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One of the most famous pieces of photojournalism ever created, this image by fearless photojournalist Steve McCurry graced the cover of National Geographic in June 1985. The piercing eyes of Sharbat Gula, a refugee whose parents were killed in the Soviet bombing of Afghanistan, have made this the most recognized photograph in the history of the magazine.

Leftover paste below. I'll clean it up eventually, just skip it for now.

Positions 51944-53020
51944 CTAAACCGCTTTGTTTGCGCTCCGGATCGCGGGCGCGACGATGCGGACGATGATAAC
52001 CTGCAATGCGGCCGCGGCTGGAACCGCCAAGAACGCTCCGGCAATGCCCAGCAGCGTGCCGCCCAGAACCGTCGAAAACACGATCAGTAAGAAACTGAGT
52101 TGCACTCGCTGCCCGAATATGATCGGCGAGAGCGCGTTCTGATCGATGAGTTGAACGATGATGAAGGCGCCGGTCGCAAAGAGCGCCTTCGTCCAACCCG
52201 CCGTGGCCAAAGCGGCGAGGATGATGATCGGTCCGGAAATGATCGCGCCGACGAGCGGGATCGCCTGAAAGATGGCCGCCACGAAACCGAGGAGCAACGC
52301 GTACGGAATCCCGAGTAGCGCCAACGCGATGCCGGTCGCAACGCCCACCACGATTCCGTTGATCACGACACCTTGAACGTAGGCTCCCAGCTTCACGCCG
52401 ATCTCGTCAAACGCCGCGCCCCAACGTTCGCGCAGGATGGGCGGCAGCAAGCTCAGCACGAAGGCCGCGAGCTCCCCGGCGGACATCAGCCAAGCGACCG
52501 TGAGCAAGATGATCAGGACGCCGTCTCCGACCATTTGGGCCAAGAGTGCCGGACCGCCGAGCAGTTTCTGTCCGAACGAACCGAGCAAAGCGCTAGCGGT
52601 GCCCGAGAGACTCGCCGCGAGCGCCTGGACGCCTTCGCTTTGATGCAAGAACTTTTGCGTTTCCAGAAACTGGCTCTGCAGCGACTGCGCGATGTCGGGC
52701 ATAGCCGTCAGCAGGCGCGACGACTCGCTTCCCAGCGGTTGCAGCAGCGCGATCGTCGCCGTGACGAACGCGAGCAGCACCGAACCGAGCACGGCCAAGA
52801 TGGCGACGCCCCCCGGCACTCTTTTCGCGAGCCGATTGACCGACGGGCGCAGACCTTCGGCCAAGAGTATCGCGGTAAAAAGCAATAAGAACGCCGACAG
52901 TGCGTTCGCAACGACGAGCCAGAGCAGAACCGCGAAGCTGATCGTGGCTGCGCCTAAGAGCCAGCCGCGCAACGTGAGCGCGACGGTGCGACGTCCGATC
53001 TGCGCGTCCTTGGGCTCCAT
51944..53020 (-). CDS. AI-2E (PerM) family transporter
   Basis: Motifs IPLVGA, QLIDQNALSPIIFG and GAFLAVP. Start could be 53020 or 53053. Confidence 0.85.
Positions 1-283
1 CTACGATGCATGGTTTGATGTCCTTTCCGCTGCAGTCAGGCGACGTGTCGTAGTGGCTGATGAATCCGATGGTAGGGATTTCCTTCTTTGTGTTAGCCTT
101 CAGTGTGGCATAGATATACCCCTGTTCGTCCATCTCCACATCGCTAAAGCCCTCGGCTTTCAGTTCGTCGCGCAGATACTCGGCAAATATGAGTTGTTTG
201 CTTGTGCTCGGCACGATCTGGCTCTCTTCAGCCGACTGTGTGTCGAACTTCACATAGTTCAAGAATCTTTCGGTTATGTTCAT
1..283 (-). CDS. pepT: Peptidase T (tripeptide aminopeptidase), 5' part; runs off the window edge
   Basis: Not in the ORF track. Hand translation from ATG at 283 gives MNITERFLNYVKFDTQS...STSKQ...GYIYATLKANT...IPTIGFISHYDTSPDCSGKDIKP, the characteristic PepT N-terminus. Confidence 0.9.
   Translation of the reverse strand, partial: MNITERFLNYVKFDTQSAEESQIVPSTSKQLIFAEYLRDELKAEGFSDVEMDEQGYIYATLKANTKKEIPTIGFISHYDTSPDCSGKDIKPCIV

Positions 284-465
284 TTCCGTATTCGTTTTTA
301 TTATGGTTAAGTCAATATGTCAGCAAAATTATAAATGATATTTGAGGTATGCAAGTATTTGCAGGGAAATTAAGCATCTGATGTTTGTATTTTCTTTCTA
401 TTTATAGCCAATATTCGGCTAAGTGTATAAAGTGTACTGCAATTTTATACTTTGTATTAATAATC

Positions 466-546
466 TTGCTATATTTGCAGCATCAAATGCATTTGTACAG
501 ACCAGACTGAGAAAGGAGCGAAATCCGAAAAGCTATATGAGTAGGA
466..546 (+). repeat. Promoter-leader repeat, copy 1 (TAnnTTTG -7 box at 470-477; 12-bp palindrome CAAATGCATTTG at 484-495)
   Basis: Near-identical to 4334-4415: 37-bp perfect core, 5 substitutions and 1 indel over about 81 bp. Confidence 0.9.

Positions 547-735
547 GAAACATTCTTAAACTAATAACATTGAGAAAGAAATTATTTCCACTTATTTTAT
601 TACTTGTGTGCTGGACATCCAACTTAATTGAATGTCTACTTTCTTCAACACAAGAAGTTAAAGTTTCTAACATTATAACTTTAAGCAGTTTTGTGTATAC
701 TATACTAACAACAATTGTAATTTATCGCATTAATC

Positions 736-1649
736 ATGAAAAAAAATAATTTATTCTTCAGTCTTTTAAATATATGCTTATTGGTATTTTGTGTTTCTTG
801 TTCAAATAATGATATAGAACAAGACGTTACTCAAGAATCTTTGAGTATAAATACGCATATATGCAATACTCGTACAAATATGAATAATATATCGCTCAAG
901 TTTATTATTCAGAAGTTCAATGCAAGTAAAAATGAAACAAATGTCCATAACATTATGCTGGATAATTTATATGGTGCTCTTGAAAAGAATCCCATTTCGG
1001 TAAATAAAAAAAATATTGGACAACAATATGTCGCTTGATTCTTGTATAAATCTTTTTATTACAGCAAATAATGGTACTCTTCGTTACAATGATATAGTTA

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Synonymous with National Geographic—and the most iconic photo he shot for the publication, 1984’s “Afghan Girl”—photographer Steve McCurry (American, b. 1950) is a master of photojournalism as art. Born in Philadelphia and educated at Pennsylvania State University, McCurry has gone to great lengths to get his shots: In the 1970s, he snuck across the Afghan border in disguise just before the Soviet invasion. He has received numerous awards, including Magazine Photographer of the Year from the National Press Photographers Association and the Royal Photographic Society’s Centenary Medal. He is a member of the influential Magnum Photos cooperative, whose founders include Robert Capa and Henri Cartier-Bresson.